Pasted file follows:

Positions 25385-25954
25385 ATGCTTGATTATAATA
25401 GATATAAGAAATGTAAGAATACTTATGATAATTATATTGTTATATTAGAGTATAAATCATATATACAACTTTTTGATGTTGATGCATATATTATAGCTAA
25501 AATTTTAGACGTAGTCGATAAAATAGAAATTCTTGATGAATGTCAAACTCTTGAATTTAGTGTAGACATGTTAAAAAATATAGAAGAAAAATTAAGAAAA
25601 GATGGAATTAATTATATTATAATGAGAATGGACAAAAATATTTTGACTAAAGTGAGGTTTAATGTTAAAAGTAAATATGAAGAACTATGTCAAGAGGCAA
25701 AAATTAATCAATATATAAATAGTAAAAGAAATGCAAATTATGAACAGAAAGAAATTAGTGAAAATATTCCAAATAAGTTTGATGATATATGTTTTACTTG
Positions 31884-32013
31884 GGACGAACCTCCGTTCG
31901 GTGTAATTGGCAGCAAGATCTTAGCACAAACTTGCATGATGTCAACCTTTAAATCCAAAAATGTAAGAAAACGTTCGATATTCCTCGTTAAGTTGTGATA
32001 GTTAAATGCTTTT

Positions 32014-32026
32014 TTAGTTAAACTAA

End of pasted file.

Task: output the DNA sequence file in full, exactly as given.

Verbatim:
Positions 25385-25954
25385 ATGCTTGATTATAATA
25401 GATATAAGAAATGTAAGAATACTTATGATAATTATATTGTTATATTAGAGTATAAATCATATATACAACTTTTTGATGTTGATGCATATATTATAGCTAA
25501 AATTTTAGACGTAGTCGATAAAATAGAAATTCTTGATGAATGTCAAACTCTTGAATTTAGTGTAGACATGTTAAAAAATATAGAAGAAAAATTAAGAAAA
25601 GATGGAATTAATTATATTATAATGAGAATGGACAAAAATATTTTGACTAAAGTGAGGTTTAATGTTAAAAGTAAATATGAAGAACTATGTCAAGAGGCAA
25701 AAATTAATCAATATATAAATAGTAAAAGAAATGCAAATTATGAACAGAAAGAAATTAGTGAAAATATTCCAAATAAGTTTGATGATATATGTTTTACTTG
Positions 31884-32013
31884 GGACGAACCTCCGTTCG
31901 GTGTAATTGGCAGCAAGATCTTAGCACAAACTTGCATGATGTCAACCTTTAAATCCAAAAATGTAAGAAAACGTTCGATATTCCTCGTTAAGTTGTGATA
32001 GTTAAATGCTTTT

Positions 32014-32026
32014 TTAGTTAAACTAA